We weren’t looking for a cool place to live,” says Thomas Nozkowski, sitting in front of his easel. “We were looking for a place that cost a hundred dollars a month.” Nozkowski, a painter (his show at PaceWildenstein runs through May 3), and his wife, the sculptor Joyce Robins, stumbled across a cardboard for rent sign on Hester Street just as they were finishing their studies at Cooper Union. That the studio was a dilapidated former synagogue didn’t mean as much as the 25-foot ceilings and excellent light.
The property had other lives before the couple, who married in 1967 after art school, moved in. It had housed an underwear factory, a shower-curtain factory, the neighborhood still, a Chinese laundry, and a fabric store. Nozkowski and Robins hauled out five truckloads of trash and did most of the renovations, on a budget of $3,000. Testament to their work: The synagogue turned studio where they worked on their art (and raised their son, Casimir) is unchanged since those first renovations.
1. The Skylight and Windows
They’d survived the synagogue’s various incarnations, but the skylight and windows were covered with a dropped ceiling when Robins and Nozkowski moved in; they pulled it down to let the light in.
2. The Balcony
When the building was a synagogue, women sat here, to be separate from men during services.
3. The Sculptures
This is Robins’s workspace; her pieces are stored on the wall and floors.
4. Basic Amenities
The couple did all the renovations in 1969 within a $3,000 budget. “We had to do the electricity and bring in water,” says Robins. “I think the gas lines were there, but the water lines were all corroded.”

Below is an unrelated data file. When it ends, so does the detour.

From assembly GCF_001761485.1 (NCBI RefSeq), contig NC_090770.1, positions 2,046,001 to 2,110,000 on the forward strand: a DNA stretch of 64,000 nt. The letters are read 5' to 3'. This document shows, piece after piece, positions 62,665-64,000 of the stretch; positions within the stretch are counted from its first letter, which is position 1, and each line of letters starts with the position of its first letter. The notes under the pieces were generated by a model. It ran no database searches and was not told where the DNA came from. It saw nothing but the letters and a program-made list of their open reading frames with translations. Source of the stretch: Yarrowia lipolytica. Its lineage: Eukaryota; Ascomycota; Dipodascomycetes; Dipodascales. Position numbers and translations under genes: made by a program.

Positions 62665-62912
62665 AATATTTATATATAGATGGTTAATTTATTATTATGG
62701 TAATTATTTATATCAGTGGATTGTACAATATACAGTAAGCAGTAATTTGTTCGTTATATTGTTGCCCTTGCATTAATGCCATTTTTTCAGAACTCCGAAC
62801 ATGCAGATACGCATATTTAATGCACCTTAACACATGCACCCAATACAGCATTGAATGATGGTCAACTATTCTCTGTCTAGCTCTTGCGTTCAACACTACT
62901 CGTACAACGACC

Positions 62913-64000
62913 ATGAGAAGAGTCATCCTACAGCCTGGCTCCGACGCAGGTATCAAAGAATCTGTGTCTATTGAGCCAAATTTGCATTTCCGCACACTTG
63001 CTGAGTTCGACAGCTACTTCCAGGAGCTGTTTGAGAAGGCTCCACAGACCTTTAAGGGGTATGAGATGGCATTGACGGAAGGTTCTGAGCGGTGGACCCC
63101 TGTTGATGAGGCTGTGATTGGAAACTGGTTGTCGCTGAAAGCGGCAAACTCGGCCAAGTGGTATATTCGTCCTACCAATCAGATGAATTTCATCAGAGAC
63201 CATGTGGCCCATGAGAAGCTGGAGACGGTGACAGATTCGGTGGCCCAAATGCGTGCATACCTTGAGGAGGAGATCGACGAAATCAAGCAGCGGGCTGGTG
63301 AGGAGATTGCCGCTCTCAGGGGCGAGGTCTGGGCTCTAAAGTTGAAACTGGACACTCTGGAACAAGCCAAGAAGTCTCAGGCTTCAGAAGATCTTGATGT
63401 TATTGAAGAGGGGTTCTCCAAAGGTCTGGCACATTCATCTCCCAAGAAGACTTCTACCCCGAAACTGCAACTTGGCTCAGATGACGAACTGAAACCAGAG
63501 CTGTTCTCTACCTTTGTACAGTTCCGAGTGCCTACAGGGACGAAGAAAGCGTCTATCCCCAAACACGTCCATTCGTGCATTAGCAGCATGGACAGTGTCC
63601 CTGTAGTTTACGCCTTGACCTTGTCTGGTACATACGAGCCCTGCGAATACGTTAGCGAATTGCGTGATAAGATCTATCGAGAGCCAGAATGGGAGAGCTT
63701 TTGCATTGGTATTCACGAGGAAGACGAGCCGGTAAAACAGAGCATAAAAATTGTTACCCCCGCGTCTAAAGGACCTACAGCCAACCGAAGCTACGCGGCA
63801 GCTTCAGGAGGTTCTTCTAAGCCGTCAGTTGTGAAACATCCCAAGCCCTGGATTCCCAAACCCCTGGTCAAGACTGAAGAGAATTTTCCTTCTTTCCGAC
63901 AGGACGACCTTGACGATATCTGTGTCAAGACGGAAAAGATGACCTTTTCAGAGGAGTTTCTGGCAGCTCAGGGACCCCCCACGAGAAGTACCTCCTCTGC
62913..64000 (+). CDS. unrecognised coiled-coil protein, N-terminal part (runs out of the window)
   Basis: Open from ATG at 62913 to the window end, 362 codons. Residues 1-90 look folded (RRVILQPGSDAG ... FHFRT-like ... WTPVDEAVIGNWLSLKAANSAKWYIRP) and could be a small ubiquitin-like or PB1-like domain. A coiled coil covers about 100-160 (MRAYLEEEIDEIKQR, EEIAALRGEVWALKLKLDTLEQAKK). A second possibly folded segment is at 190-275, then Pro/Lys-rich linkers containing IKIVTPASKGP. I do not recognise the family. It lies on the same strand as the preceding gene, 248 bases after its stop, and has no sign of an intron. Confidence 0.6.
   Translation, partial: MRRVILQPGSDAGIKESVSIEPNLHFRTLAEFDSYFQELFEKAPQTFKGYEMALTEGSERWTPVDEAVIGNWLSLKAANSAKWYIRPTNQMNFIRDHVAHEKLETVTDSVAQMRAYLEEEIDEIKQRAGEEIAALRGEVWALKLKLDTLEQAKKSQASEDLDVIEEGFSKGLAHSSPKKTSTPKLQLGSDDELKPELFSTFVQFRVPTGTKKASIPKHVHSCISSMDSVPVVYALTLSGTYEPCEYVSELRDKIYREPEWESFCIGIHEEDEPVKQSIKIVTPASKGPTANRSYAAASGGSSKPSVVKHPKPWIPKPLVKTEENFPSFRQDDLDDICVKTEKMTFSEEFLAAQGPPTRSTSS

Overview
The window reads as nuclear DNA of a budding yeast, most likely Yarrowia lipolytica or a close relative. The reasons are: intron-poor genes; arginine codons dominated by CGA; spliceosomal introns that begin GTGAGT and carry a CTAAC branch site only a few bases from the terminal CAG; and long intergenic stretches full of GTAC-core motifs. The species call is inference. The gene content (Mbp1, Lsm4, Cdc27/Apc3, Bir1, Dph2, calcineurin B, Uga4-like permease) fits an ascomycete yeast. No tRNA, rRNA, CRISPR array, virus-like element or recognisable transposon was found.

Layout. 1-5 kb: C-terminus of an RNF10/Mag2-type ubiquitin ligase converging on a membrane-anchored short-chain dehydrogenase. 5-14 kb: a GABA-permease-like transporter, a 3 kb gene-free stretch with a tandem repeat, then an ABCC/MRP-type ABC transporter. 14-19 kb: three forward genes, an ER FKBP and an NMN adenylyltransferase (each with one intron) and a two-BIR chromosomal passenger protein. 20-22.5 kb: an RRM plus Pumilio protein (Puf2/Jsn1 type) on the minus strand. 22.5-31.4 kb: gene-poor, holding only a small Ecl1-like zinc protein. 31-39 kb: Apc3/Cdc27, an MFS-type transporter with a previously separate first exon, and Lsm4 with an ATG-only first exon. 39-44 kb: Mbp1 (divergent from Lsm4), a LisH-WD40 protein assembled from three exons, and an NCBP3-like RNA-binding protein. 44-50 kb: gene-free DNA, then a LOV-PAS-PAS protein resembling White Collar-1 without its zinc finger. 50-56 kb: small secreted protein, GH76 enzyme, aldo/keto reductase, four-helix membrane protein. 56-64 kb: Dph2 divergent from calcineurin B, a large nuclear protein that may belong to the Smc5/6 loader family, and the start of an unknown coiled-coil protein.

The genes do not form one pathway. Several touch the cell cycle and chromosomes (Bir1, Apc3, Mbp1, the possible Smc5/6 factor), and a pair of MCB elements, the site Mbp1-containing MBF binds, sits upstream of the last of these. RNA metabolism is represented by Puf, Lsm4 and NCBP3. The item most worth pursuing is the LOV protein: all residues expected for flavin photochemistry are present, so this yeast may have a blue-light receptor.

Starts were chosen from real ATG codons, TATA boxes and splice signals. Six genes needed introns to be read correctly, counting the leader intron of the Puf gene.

5. The Couch and Artwork
The large geometric wood-frame couch was built by Nozkowski’s father in 1969, to comfortably hold a mattress. The artworks above are by various friends and acquaintances.
1. The Rear Wall and Stained-Glass Window
Soon after moving in, the couple began renting movies and projecting them on the wall for gatherings. They sometimes find bits of old prayer books floating in the air. “The prayer books exude from the woodwork,” says Robins. Jewish tradition dictates “you are not allowed to dispose of them; they have to be buried,” she says. “So the congregation stuffed them in the walls. I collect them. I’m keeping them safe.”
2. Hanging Sculpture
Hot and Cold Wars hangs between the two balconies. Robbins made the ceramic pieces, and her husband painted and strung them.
3. The Downstairs Interior
The building’s simple, open plan was consistent with the young artists’ work and living philosophies. “When we came to New York in the early sixties, we were taught by Abstract Expressionists,” says Nozkowski. “And I remember discussing with our teachers that, you know, it was morally important to live and work in the same place. You fried eggs the same way you painted paintings.”
1. The Library
The bookshelves were built by the artists and inspired by the Bauhaus furniture in their friend Ruth Vollmer’s apartment.
2. The Dining Room
The dining table was purchased from an antique store on Essex Street in the eighties. The chairs are by Eames.